Flying Solo: Summer Travel Tips for Singles


traveling aloneSure, canoodling with a significant other on a moonlit beach can be romantic, but not everyone has the luxury of escaping with a partner in tow.

In fact, recent research shows that more and more travelers are choosing to go it alone: Internet searches for “solo travel destinations” have been increasing by more than 60% each year.

Unfortunately, for a lot of these folks, traveling without a partner translates into annoying higher costs—those dreaded single supplements!—but there are ways to avoid paying extra on accommodations, cruises and outfitters. Here’s how to stretch your travel dollars if you plan to head out on your own solo pilgrimage this summer.

Be Strategic About Your Destination

You may feel like the world is your oyster when you’re traveling alone, but it doesn’t mean that you should just hop on a plane to anywhere. One of the biggest misconceptions when it comes to travel is that major cities are more expensive than small towns.

While it’s true that luxury hotels and high-end restaurants in big metropolises carry steep price tags, a major city itself can actually be an economical choice for a solo traveler, says Sarah Schlichter, senior editor at

For starters, you can use public transportation and avoid having to rent a car—a difference that can save hundreds of dollars. Cities also tend to have a broader range of lodging options, with some hotels even offering singles-friendly rooms.

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At The Pod Hotel, in Manhattan, you can get a room with a twin bed for as little as $159, which is close to half of what you’d pay for a standard double room in the city. Similarly, the Yotel hotel chain—with locations in New York, London and Amsterdam—offers compact rooms (we’re talking 75-170 square feet depending on location) starting at $149 per night.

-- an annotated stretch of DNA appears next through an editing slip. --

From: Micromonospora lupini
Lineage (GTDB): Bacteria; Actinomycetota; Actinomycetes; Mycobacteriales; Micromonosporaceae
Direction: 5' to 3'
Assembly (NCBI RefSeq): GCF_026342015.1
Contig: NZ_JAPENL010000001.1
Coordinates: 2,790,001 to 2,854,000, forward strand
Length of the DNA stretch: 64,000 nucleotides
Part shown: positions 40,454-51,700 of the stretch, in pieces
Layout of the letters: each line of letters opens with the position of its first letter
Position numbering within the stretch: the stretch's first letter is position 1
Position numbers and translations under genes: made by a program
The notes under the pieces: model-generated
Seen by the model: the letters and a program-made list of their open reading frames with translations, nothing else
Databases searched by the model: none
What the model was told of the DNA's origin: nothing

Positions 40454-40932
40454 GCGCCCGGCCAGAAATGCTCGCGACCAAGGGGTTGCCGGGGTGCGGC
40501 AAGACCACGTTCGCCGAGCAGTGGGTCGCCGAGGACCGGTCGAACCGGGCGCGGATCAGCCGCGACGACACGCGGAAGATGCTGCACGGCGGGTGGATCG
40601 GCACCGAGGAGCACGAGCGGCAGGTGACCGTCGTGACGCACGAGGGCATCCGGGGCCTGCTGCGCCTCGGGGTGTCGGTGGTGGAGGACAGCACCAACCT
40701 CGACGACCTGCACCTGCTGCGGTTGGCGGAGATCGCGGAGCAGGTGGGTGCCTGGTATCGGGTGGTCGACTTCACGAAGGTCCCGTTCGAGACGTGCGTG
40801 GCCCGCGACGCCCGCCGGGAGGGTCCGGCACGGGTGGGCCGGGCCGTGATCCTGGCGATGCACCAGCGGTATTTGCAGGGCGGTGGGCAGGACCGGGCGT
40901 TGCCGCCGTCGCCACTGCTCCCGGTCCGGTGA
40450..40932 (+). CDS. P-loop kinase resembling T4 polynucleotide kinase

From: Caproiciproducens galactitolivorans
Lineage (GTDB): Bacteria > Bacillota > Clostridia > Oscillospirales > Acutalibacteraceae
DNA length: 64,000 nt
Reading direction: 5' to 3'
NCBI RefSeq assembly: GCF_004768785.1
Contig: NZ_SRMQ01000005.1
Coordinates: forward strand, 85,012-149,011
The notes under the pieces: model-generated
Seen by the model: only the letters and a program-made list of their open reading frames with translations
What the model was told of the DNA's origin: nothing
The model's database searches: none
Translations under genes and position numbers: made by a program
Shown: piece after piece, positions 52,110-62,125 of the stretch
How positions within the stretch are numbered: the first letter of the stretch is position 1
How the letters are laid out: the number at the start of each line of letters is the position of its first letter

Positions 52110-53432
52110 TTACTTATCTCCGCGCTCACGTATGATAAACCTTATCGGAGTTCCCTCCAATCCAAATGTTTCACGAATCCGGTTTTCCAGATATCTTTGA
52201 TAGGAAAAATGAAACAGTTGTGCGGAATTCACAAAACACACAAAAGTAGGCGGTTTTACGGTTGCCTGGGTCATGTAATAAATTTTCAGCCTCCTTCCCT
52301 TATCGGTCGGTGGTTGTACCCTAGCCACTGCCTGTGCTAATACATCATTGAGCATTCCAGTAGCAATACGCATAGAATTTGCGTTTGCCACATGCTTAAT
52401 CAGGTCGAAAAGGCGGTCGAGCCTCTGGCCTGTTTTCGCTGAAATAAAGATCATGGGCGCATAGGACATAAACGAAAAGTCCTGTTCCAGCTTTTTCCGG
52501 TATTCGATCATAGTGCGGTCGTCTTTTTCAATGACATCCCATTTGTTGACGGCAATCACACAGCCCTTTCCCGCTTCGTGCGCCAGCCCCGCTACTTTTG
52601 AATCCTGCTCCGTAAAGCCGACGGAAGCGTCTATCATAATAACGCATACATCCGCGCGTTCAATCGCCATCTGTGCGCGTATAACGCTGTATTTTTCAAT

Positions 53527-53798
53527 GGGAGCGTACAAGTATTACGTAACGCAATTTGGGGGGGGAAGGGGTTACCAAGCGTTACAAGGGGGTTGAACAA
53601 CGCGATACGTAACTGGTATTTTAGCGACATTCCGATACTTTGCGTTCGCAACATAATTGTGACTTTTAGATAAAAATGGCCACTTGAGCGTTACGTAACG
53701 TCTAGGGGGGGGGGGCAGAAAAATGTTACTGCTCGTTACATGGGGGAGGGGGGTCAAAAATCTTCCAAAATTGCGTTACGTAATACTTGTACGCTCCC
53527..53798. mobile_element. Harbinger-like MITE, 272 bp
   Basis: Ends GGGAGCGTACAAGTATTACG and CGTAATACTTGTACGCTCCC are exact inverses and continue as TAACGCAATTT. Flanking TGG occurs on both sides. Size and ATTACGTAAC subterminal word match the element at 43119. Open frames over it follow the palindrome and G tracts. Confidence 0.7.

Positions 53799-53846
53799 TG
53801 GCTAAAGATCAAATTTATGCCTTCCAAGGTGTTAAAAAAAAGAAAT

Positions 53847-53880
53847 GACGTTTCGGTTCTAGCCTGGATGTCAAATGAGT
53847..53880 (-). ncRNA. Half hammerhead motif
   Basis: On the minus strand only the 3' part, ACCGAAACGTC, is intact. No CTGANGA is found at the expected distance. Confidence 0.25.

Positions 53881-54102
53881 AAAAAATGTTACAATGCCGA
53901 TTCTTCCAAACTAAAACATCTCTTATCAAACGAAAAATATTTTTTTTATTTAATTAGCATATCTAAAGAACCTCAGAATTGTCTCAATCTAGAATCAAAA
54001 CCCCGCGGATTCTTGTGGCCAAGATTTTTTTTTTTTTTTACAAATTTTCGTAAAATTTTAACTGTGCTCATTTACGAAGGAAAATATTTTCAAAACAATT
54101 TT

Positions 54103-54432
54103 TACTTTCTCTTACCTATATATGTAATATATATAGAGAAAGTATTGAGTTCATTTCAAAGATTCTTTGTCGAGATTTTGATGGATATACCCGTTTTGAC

Cities are prime spots for affordable entertainment, too. Sure, you can drop $100+ on tickets to a Broadway show, but you can also take advantage of the many gratis things to do, like free admission days at art museums and botanical gardens.

Skip the High-Priced Hotel

When it comes to saving money on vacation, it can be tough for solo travelers to score good hotel deals for the simple reason that they charge per room, not per person. But rather than seek out the cheapest (and often sketchiest) pick, consider bypassing the hotel altogether, suggests Schlichter. is a great option because you can rent anything from a one bedroom to an entire house,” she says. The prices vary, of course, but Schlichter has found single rooms in major destinations for as little as $65 a night—far less than what you’d pay at a hotel. Hostels are another alternative, especially if you book with such reputable chains as HI Hostels or boutique designer options, like South Beach Hostel in Miami.

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